Additionally, Members States should consider implementing direct remuneration claims for authors and performing artists which guarantee that the creative persons receive a fair share of the expected additional revenues obtained by rightholders under Article 17 of the CDSM. The Directive does not foresee such claims but tries to strengthen the position of authors and performers by contractual means under Article 18-23 of the Directive. Nevertheless, experiences with existing national legislation in this area show that it is doubtful whether these contractual means will suffice to redirect the revenue streams at least partly to the creative workers.
With regard to the contractual law provisions of the CDSM Directive, the ECS welcomes the protection that Articles 18-22 offer to authors and performers in their contractual dealings with economic actors to whom they transfer or license their rights. The ECS advises the Member States to give full force and efficiency to this part of the Directive.
As to individual articles, the ECS recommends:
Article 18 – Right to an appropriate and proportionate remuneration: “Appropriate” and “proportionate” are two distinct elements of the remuneration to which authors and performers are entitled. Proportionate refers to a percentage of the actual or potential economic value of the rights and constitutes a principle that may be substituted by a lump sum only under strict and limited conditions. Sectoral collective bargaining agreements could help better define the factors of a fair remuneration and the limited cases where a lump sum could be admitted. The ECS notes that Member States may achieve the principle of an appropriate and proportionate remuneration by other mechanisms, such as the granting of unwaivable rights of remuneration.
Article 19 – Transparency obligation: Authors and performers are entitled to receive relevant information necessary to ascertain the revenues yielded by the exploitation of their works, which should comprise all revenues generated, all financial flows between exploiters as well as expenses incurred. The ECS underlines that Member States should consider the issue of sanction, should the transferees or licensees not comply with their obligation to provide the required information. In addition, the ECS welcomes the possible extension of the transparency obligations to sublicensees when necessary, including to obtain information about the revenues generated by Internet platforms exploiting creative content.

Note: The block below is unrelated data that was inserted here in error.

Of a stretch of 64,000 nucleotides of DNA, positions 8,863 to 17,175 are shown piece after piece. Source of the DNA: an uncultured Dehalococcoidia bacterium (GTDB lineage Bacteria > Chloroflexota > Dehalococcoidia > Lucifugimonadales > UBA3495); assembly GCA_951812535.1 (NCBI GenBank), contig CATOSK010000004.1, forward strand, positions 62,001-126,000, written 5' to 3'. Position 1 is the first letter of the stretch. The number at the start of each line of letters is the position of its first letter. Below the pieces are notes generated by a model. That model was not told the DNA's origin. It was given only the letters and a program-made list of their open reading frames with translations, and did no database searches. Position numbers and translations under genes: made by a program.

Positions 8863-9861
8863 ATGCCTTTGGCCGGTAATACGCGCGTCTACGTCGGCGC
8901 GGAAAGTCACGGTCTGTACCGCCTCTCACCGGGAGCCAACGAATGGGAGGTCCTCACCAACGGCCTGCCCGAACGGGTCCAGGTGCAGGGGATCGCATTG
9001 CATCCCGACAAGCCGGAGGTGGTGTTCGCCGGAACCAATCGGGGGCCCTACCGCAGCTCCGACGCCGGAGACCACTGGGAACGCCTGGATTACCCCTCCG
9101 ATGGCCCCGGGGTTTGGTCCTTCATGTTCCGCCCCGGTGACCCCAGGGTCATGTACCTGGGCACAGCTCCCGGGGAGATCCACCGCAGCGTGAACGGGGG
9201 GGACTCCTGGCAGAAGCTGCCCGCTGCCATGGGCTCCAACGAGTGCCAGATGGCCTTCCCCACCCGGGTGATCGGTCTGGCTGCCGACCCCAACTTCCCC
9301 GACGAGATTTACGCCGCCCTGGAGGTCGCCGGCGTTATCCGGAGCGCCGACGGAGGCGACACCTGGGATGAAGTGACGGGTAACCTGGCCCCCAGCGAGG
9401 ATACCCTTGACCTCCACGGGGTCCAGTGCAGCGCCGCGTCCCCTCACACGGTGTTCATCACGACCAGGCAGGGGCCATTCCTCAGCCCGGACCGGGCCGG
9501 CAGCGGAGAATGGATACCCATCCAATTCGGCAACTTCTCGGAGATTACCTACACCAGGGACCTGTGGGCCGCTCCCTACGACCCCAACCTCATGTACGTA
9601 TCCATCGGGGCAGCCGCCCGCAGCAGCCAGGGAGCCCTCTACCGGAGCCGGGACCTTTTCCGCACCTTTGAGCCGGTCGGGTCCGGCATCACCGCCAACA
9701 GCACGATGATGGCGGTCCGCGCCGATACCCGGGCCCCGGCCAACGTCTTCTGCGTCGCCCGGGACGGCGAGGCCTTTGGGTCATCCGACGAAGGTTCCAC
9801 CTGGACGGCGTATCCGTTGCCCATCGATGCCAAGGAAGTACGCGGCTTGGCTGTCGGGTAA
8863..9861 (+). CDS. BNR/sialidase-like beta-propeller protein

Article 20 – Contract adjustment mechanism: The ECS is of the opinion that the contract adjustment mechanism is broader than a best-seller provision, where the remuneration can be readjusted in case of unforeseen commercial success of a work. Instead, authors/performers should be entitled to receive an additional, appropriate and fair remuneration in any situation where the originally agreed-upon remuneration is disproportionately low compared with all the subsequent relevant revenues derived from the exploitation of the works or performances.
Article 22 – Revocation right: The Directive conditions the right for authors/performers to claim back their rights from their counterparty upon the lack of exploitation of rights they have acquired. To ensure a better and more efficient protection of authors and performers, Member States are advised to broaden the scope of the right of revocation so that it can operate in cases of partial exploitation that do not meet the customary standards of the sector concerned. However, as the revocation might be a problematic and risky option for authors and performers, other possibilities, such as a right to revise the contract on a regular basis, may be provided by Member States.